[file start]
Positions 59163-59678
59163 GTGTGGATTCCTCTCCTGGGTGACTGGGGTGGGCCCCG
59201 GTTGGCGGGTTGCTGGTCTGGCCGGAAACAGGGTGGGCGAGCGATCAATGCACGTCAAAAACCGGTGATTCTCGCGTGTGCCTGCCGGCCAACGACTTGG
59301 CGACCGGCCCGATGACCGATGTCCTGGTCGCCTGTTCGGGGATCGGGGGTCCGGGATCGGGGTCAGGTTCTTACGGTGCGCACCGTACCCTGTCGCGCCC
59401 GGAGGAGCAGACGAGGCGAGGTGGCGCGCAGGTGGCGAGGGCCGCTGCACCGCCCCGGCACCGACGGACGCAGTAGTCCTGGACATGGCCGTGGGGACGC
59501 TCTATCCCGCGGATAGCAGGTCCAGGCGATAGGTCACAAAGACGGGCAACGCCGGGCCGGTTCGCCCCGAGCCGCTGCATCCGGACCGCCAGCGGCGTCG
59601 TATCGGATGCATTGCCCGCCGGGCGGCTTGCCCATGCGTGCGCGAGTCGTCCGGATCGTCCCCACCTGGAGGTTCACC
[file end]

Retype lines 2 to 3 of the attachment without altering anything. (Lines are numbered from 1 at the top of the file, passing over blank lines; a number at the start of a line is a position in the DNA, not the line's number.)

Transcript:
59163 GTGTGGATTCCTCTCCTGGGTGACTGGGGTGGGCCCCG
59201 GTTGGCGGGTTGCTGGTCTGGCCGGAAACAGGGTGGGCGAGCGATCAATGCACGTCAAAAACCGGTGATTCTCGCGTGTGCCTGCCGGCCAACGACTTGG